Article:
Super Bowl coaching matchup is a clash of generations
ATLANTA — Bill Belichick vs. Sean McVay.
It’s the Baby Boomer vs. the Millennial.
It’s your father’s Oldsmobile vs. the Mazda MX-5 Miata
It’s The Old Man And The Seedling. Woodstock meets Coachella. Wayne Newton vs. Wayne’s World.
Welcome to Super Bowl LIII.
The coach of the Patriots is 66 years old. The coach of the Rams is 33 years old. We could also mention that the quarterback of the Patriots is 17 years older than the quarterback of the Rams, but for today let’s confine the discussion to the two head coaches.
Has this ever happened before? It’s established that McVay is the youngest head coach in Super Bowl history, but has the head coach of one team ever been twice the age of the head coach of the other team in any championship event? Was Red Auerbach ever double the age of the poor guy on the other sideline? Did Papa Bear George Halas go up against any thirtysomethings when the Chicago Bears were dominating the NFL?
Belichick has shoes and sweaters older than McVay. Belichick grew up when America liked Ike and everybody had a rotary phone. McVay was born when Ronald Reagan was pledging to Make America Great Again. I’m guessing McVay has never placed a collect phone call on a land line. Or used a fax machine or a record turntable.
High school Belichick drank milkshakes and ate onion rings. High school McVay read “The Onion.’’
Kid Bill thought Richard Nixon was ludicrous. Kid Sean listened to Ludacris on his Sony Discman.
Bill Belichick read about the Lufthansa heist in the Denver Post in 1978, when he was an assistant with the Broncos. Sean McVay played “Grand Theft Auto” on his Xbox.
Sean McVay was an Atlanta high school football star two years after Adam “Pacman” Jones. Bill Belichick played Pac-Man and Mrs. Pac-Man in sports bars around the Meadowlands.
McVay lives in a world of Facebook, Instagram, and Twitter. Belichick snorts and makes jokes about “Myface,’’ “SnapFace,” “YourBook,” and “Insta-Chat.’’
What Belichick and McVay have in common is football bloodlines. Both are football lifers. Belichick’s father, Steve Belichick, played for the Detroit Lions and coached football for his entire life. Little Bill learned to watch film at the right hand of his dad when Steve Belichick was an assistant coach and scout at the Naval Academy. McVay is the grandson of former Giants head coach John McVay.
Here’s an intersection of football dynasties: John McVay was head coach of the New York football Giants from 1976-78. That’s when young Billy Belichick was a special teams assistant coach with the Lions. Sean McVay was born on Jan. 24, 1986, two days before the Chicago Bears smoked the Patriots, 46-10, in New England’s first trip to the Super Bowl. That same week, Belichick — then defensive coordinator of the Giants — was preparing for the 1986-87 season that would yield his first Super Bowl ring. The Giants beat the Broncos in Super Bowl XXI, one day after Sean McVay’s first birthday.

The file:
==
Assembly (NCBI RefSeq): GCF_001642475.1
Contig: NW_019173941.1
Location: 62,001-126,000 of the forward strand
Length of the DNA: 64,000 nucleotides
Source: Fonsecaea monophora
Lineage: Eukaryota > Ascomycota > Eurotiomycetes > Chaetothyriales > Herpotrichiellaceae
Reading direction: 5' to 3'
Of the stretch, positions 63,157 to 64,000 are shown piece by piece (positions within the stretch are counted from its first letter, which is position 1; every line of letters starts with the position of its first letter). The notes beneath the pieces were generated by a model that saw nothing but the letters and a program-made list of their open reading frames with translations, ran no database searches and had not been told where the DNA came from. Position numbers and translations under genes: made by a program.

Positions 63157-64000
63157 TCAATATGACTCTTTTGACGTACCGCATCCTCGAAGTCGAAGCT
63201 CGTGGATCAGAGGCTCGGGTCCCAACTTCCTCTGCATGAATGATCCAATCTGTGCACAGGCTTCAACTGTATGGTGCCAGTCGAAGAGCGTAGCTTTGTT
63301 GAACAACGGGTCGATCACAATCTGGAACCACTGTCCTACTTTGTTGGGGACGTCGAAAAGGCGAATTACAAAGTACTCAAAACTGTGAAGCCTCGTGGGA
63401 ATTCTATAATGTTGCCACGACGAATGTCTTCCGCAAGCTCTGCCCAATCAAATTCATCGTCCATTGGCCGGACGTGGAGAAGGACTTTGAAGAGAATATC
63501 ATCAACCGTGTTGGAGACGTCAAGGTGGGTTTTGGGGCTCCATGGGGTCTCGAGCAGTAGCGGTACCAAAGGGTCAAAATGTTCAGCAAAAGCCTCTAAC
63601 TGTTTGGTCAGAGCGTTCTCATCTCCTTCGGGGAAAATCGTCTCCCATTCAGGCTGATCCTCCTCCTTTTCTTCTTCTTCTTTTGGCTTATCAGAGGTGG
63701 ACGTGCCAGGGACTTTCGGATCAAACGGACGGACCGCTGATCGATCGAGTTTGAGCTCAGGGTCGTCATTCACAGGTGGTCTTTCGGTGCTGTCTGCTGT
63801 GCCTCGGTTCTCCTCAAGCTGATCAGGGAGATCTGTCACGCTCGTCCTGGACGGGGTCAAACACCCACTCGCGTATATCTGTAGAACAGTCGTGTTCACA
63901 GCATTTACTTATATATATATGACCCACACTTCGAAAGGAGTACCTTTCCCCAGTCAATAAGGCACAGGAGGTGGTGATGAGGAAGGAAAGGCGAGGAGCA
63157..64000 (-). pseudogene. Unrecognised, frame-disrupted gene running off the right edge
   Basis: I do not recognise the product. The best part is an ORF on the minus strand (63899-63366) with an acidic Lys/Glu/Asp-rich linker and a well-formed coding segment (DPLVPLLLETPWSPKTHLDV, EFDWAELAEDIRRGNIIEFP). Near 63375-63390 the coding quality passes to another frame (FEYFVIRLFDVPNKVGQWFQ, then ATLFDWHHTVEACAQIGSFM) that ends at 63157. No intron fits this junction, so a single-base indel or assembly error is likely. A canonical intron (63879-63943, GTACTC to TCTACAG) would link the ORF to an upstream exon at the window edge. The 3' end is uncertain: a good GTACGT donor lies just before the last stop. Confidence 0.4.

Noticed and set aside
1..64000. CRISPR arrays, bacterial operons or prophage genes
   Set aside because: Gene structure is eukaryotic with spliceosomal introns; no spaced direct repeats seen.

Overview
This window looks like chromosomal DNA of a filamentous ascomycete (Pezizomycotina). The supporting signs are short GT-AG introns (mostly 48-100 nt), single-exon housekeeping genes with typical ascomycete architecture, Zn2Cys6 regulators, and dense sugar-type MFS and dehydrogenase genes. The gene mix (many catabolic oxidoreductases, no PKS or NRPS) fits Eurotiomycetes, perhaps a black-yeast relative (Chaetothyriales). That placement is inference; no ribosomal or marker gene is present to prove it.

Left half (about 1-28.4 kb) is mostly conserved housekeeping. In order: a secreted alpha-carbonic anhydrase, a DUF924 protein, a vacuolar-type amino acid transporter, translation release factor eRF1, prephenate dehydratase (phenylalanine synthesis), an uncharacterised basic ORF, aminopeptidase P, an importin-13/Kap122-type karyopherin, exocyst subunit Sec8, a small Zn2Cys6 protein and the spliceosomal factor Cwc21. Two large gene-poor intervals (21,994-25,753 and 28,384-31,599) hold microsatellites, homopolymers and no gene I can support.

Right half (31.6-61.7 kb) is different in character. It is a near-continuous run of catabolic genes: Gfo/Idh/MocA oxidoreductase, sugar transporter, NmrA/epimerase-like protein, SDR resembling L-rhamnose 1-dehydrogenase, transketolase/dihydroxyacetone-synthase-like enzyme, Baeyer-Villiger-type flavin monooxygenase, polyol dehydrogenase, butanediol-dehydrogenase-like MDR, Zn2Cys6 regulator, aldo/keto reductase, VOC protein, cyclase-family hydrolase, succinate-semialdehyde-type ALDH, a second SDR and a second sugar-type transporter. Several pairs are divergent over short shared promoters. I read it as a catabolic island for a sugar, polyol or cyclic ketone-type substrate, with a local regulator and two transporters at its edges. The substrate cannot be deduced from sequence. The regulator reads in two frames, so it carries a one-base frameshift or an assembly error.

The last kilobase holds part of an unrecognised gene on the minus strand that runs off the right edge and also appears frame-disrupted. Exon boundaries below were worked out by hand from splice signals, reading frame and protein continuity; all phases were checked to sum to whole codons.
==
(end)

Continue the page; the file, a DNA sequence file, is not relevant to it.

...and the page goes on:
Now Belichick and McVay are battling for the Lombardi Trophy.
It’s the aging, cagey King vs. the whippersnapper Next Big Thing.
Belichick is Elvis trying to stay atop the charts after the surge of the Beatles. He is Gordie Howe, wondering just how great teen angel Bobby Orr could possibly be. He is Golden Bear Jack Nicklaus, somewhat suspicious of kid Tiger Woods.
We have a coach who keeps notes during the game with a pencil and small notebook vs. a coach who’s all about tablets and digital information. We have a guy who grew up mapping road trips with AAA TripTiks vs. a guy who knows no world without GPS and Waze.
McVay grew up in an era of helicopter parents who insisted that every kid get a trophy. Belichick grew up in a world of “go figure it out, kid,’’ and trophies awarded only to champions.
Belichick knows that the Lombardi Trophy is not awarded merely for showing up. He got no ring when he “participated” in this game last year.
The trophy goes to the winner.
How very old school.
When the game is over, McVay no doubt will hop on the Rams’ charter aircraft, recline his seat, and read all the postgame tweets and analysis on his Smartphone.
I’m hoping that Belichick will wait to read his Monday morning Globe, folded and sealed in plastic, waiting for him on his front porch when he gets back to his South Shore home. If you’re a 66-year-old guy who has spent a life in sports, there’s nothing like reliving the big game by reading all about it in your local paper.